Many Chicagoans were shocked by retail giant Walmart’s announcement that it’s closing four stores this weekend — fully half of its locations in the city.
Elected officials, clergy and residents came together Thursday morning, calling on Walmart to reverse its decision and urging shoppers to boycott all the store’s locations if it goes through with the shutdowns.
State Sen. Elgie Sims (D-Chicago) said his office has been inundated with calls since Tuesday’s announcement of the shutdowns.
“Seniors who are crying out, saying, ‘Where do I go for my medicine?’ Mothers who are talking about their children, saying, ‘How do I feed my children?’” Sims said.
Walmart announced it would shutter locations in Chatham, Kenwood, Little Village and Lakeview, giving shoppers and employees just a few days’ notice.
“It seems like the ones they’re closing are in the Black and Brown community,” said activist and Chatham Walmart customer Pam Bosley. “This one is busy, so I don’t know what the issue is.”
In a statement, the company said: “These stores lose tens of millions of dollars a year, and their annual losses nearly doubled in just the last five years.”
Demonstrators gathered Thursday outside the Walmart Supercenter in Chatham, which was closed for months in 2020 after being damaged during unrest following the murder of George Floyd.
When Walmart announced the reopening of its Chicago stores in 2020, it came with major investments — including a workforce training academy and a primary care health center.
“This commitment that we’re making is big, and so we’re intending to be here to stay,” Walmart CEO Doug McMillon said at the time. “These stores in many cases are not profitable, but there’s more to this equation than just profit.”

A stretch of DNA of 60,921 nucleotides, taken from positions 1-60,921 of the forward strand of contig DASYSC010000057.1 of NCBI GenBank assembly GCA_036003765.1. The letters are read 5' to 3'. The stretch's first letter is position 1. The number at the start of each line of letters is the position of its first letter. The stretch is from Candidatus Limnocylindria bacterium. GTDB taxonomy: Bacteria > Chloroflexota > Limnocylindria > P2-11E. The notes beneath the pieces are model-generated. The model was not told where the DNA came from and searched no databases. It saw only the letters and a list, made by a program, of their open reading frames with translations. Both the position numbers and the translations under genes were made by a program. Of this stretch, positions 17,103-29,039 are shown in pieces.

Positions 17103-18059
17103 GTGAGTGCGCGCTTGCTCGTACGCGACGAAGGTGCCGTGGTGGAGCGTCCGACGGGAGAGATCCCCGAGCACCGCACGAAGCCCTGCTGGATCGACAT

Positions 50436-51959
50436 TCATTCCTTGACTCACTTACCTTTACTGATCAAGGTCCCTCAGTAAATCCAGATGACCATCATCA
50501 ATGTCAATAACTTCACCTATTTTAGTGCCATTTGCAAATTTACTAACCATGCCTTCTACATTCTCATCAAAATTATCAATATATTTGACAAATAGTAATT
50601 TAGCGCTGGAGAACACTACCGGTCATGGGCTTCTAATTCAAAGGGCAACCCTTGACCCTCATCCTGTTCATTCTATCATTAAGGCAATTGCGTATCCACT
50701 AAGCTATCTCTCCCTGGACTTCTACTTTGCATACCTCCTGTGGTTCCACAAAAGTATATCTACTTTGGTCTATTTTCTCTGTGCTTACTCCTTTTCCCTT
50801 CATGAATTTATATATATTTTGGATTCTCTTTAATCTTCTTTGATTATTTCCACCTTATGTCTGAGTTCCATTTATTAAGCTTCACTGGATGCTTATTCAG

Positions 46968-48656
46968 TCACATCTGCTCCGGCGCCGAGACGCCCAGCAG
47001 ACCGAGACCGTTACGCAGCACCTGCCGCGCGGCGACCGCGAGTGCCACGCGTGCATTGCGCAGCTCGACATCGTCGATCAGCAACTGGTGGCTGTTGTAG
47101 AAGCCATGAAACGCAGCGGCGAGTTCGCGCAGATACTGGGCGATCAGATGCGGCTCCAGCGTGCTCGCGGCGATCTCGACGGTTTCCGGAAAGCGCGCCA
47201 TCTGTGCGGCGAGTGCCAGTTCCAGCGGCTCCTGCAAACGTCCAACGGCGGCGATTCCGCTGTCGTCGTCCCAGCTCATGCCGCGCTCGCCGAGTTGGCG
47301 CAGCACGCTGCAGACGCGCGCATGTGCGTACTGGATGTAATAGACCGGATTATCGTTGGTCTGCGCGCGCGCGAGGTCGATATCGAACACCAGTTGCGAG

Less than three years later, Walmart said: “These efforts have not materially improved the fundamental business challenges our stores are facing.”
It wasn’t just shoppers caught off guard. Aziz Rupshi ran the Subway inside the Chatham Walmart for almost five years and said the news came as a shock.
“You’ve put in your hard work, effort, into this location, through the pandemic, through the riots, through everything, and then somebody to come just tell you in five days you’ve got to go,” Rupshi said.
The company said it will keep its pharmacies open for up to 30 days, will work to find replacement tenants for the spaces it’s pulling out of and will transfer employees to other stores. But local leaders are calling on Walmart to change course — and threatened a boycott if it doesn’t.
“If Walmart doesn’t invest in the people here, we will disinvest across the entire nation,” said 6th Ward Ald.-elect William Hall.
A separate group of protesters is planning a demonstration outside the Walmart in Little Village at 4 p.m. Friday.